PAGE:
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Potential use of two filter media in constructed wetlands for simultaneous removal of As, V and Mo from alkaline wastewater - Batch adsorption and column studies
- Hua, T., Haynes, R.J., Zhou, Y.-F.
- Journal of environmental management 2018 v.218 pp. 190-199
- adsorption, arsenic, bauxite, constructed wetlands, desorption, drainage, granules, ionic strength, molybdates, molybdenum, oxyanions, pH, particle size, sludge, sodium chloride, wastewater, water treatment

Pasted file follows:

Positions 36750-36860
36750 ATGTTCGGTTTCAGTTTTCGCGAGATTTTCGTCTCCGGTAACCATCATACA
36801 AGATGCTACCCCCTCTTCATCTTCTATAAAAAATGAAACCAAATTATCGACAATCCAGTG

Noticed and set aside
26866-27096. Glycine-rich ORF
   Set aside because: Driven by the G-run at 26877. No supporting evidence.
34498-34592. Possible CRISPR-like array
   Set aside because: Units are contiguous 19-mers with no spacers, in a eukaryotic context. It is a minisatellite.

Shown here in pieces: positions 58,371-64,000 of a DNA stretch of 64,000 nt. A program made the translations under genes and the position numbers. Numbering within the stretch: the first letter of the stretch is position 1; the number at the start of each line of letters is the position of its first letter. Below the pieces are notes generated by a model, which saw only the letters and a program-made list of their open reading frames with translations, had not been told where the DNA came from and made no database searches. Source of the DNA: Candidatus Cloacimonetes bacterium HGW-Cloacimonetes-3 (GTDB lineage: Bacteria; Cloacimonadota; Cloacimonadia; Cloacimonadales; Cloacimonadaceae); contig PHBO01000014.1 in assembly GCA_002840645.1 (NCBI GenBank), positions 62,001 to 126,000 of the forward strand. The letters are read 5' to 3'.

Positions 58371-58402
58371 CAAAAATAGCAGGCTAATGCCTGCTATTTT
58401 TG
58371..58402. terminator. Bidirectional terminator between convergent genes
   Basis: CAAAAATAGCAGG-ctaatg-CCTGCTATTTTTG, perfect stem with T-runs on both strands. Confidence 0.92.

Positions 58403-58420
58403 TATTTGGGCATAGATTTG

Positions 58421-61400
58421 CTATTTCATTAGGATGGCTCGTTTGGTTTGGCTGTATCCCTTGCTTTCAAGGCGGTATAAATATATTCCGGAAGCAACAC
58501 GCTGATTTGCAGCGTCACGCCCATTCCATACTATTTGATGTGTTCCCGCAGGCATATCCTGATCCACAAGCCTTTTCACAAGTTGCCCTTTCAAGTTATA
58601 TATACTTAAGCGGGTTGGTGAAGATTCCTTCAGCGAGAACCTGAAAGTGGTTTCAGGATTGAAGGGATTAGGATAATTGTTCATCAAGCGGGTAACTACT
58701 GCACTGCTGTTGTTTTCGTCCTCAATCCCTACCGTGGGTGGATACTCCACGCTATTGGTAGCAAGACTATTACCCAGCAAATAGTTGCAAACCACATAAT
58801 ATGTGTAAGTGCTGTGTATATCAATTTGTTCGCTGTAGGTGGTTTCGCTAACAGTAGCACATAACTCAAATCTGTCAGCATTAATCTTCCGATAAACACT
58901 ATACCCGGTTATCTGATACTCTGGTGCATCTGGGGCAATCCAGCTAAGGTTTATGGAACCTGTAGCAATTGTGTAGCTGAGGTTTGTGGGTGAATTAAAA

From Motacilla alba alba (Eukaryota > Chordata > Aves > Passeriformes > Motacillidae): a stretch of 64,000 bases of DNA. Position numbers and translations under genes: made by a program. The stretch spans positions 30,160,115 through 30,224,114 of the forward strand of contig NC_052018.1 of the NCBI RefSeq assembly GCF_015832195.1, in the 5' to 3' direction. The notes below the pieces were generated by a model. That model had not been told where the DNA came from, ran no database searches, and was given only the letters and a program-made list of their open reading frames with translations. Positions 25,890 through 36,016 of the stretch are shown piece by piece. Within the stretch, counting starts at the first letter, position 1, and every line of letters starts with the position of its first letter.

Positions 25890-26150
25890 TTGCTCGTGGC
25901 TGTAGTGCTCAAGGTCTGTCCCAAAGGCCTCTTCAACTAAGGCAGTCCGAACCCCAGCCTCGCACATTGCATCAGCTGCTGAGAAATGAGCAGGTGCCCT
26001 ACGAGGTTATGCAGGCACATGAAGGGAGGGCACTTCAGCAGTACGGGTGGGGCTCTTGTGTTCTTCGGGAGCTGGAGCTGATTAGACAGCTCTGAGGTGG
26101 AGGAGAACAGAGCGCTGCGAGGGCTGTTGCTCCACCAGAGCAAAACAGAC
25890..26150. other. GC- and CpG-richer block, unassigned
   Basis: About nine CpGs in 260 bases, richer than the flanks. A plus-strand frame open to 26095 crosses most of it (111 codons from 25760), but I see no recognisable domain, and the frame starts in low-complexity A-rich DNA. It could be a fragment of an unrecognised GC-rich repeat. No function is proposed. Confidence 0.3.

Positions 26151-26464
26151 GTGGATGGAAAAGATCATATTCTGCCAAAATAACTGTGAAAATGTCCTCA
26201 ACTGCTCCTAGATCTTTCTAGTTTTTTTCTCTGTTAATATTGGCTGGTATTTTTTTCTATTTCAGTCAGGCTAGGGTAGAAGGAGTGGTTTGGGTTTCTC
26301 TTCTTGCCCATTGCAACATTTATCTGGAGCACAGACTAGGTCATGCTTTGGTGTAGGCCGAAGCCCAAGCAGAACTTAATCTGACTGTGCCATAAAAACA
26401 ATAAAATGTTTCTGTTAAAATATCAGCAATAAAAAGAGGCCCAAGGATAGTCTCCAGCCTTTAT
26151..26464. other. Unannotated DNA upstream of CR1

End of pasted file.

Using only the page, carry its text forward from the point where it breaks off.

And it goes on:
- The potential to use water treatment sludge and bauxite as active filter media in constructed wetlands to remove As, V and Mo from alkaline drainage originating from seawater-neutralized bauxite processing residue was evaluated in laboratory batch and column studies. Batch adsorption studies showed that increasing the electrolyte concentration from 0.01 to 0.30 M NaCl (the typical electrolyte strength of the drainage) increased adsorption of all three oxyanions onto both media while increasing initial pH from 6.7 to 8.3 (the typical pH of drainage) and using granules (1–2 mm dia.) rather than ground material (<0.2 mm) both decreased adsorption. Kinetic studies showed that while ionic strength had little effect on the contact time required to reach maximum adsorption, increased initial pH increased the time to reach maximum adsorption for Mo on both media and increased particle size increased the time required for maximum adsorption of all three oxyanions onto both media. In batch experiments, at initial elemental concentrations of 1 and 50 mg L−1, adsorption from multi-element solutions (compared with single element ones) was reduced in the order: Mo » As > V. In continuous flow column studies from single element solutions (1 mg L−1), breakthrough curves for Mo occurred first and greater than three times more eluent passed through the columns before breakthrough of V and then As occurred. When multi-element solutions were used, less volume of eluent was required for breakthrough of all three anions and the volume required before breakthrough of As was greatly reduced compared to that for V. The possibility that the strong ability of V to compete with As and particularly Mo could cause desorption of previously adsorbed Mo and As and their movement through a wetland filter needs to be further investigated. It was concluded that molybdate is the least strongly held oxyanion and that a decrease in solution pH within the wetland would greatly improve Mo removal efficiency.